“Right now they sell solar cookers, but they have no marketing, so they don’t sell very many.” Eventually, Lori explains, “as solar cooker sales increase, and the clinics are provided with autoclaves, we guess that in seven years we could cut off donations, and that further solar cooker sales would subsidize all further creation and maintenance of autoclaves for the clinics.”

Until they reach that point, Salud del Sol will set up a donation system--in addition to their donation page at globalgiving.com--on their website (saluddelsol.org) that will allow individuals to donate autoclaves to rural Nicaraguan clinics. Salud del Sol will funnel the donations directly to Las Mujeres Solares, who will build the autoclaves, donate them to clinics, and provide any maintenance they might require.

The long term goal is even more enterprising. When Las Mujeres Solares is self-sustaining, Salud del Sol will take what they’ve learned and start again somewhere else--Central or South America, Africa, Asia--anywhere there is a need.

“That’s the vision,” Lori says. “Get them going, self-sustaining, then go somewhere else, either with the autoclave, or with some other appropriate renewable energy technology.”

the design

Though the business was coming together, they still needed the product--the autoclave. In addition to the work she was doing for her thesis, Lori utilized a course that all engineering students at the University of Dayton have to complete to graduate--the design and manufacturing clinic.

“Normally big companies come in and sponsor projects,” Lori explains. “So they pay $4,500 to have a student team of four or five people work on this project for two semesters. [For example,] it will be an appliance company that wants an improved-efficiency dishwasher--that’s all they say--and then the students come up with [the design]. The company benefits because it’s really cost-effective labor, and the students fulfill their capstone requirement.”

Rather than participating in a project for another company, Lori secured grant money to sponsor the autoclave project for the design clinic. The first semester began in January 2008, and by that summer, they had a couple of designs ready for testing. Three of the four Salud del Sol partners went to Nicaragua to test two different prototypes, and came back that fall with enough data to decide which design to move forward with.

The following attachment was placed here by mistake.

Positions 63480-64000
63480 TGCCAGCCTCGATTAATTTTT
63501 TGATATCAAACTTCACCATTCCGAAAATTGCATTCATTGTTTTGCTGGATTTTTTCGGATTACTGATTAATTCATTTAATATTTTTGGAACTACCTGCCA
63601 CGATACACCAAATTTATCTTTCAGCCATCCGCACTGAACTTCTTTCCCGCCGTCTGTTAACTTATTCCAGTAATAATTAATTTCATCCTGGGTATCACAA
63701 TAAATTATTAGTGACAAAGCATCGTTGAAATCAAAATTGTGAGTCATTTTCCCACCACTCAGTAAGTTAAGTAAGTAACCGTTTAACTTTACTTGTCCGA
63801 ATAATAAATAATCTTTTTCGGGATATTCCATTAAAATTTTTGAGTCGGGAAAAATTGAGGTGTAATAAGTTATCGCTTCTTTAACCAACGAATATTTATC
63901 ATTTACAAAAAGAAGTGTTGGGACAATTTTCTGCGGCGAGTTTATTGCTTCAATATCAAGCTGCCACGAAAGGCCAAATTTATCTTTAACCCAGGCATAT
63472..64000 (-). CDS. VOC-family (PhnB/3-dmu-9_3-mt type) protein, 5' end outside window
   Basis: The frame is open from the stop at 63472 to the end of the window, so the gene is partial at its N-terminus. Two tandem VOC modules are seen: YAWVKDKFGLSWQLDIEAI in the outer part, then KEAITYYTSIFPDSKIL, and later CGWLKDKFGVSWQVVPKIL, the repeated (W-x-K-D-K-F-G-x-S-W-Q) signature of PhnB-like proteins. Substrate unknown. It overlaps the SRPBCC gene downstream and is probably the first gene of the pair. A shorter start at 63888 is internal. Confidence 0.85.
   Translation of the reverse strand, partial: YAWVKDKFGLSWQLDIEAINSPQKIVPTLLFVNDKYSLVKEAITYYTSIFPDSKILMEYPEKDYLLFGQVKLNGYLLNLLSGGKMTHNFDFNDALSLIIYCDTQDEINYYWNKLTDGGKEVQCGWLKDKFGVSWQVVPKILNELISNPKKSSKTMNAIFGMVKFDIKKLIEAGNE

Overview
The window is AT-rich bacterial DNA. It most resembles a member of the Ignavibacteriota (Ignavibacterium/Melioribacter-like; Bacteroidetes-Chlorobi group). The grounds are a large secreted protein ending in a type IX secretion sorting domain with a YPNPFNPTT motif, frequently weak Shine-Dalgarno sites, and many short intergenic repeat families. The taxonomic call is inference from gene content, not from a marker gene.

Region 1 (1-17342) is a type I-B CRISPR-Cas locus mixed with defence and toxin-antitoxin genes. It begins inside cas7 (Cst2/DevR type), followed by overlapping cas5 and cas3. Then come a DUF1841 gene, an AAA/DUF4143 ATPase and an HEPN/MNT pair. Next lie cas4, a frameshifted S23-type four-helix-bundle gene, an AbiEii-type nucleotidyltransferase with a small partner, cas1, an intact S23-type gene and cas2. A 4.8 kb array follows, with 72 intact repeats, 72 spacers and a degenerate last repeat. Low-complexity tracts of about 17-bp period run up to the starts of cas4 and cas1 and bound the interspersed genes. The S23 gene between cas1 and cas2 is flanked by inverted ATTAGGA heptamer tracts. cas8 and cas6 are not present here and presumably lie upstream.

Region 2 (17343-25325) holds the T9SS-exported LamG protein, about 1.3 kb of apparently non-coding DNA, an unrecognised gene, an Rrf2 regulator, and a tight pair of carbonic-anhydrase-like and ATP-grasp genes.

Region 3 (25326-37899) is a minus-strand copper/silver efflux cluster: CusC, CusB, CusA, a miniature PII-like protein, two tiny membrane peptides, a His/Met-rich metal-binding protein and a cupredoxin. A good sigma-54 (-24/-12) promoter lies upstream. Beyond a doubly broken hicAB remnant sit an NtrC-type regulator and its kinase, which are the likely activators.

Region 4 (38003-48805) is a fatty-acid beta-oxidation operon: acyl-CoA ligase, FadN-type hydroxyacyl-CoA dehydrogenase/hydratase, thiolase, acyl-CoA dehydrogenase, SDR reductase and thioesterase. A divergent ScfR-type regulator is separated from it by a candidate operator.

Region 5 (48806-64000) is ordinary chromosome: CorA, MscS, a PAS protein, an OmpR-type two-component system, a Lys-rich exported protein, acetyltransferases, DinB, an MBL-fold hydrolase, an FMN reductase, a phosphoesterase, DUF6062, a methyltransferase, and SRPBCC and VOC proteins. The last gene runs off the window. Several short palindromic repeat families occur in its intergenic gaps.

Though Lori graduated from the University of Dayton in December 2008, and Daniel graduated in May 2009, both have continued working on the design. With the help of a second group in the design and manufacturing clinic; an engineering team at the National Engineering University in Managua, Nicaragua; a student team in Nicaragua; and a growing list of contacts and supporters from around the world, the work on the design and the business is constantly moving forward.

“It’s so good to get the encouragement,” Lori says. “To hear these people that work with these social entrepreneurs all the time still get so excited about all the right things we’re doing, and all the good ideas and good direction that we have.”

There’s still a lot of work to be done--finishing the design, gathering resources and building connections. But with continued hard work, dedication, and the support of other social entrepreneurs and donors, they’ll soon be successful in meeting their goals in Nicaragua with Las Mujeres Solares. Salud del Sol is well on its way to setting a standard for appropriate technology and sustainable entrepreneurship around the world.
 

Sources:

udayton.edu, grupofenix.org,saludd elsol.org, m-w.com, ethosud.com

Betty

I think that you must be able to do all that you have in mind and a lot of people will support and assist you.

by Betty on September 7, 2009
jenniebartlemay

Hi Betty. Salud del Sol definitely has a lot of supporters. No doubt that's part of why they doing so well.

by jenniebartlemay on September 8, 2009
motherhen

What an awesome idea. The way Lori started to what salud del sol has become is an inspiring story. You don't have to be a superstar to change the world.

by motherhen on September 22, 2009
Ben

Huh, defiantly an interesting goal and good use for solar technology.

Just as a side note, autoclaves are actually used for many industrial applications, like LCD manufacturing and film lamination (removing bubbles under the film). They apply heat and pressure (or vacuum) on whatever is placed inside them. Didn't know they were used for sterilizing things too, but I can see them working well for it. I just want to know how they get the pressure change from solar power!

Here's hoping they succeed and their innovation inspires other people as well!

by Ben on September 22, 2009
jenniebartlemay

motherhen, that's so true! Though the Salud del Sol team is well on their way to becoming superstars.

by jenniebartlemay on September 23, 2009
jenniebartlemay

Hi Ben. It sounds like you know your stuff. If you're interested in helping Salud del Sol, drop them an email at team@saluddelsol.org.

by jenniebartlemay on September 23, 2009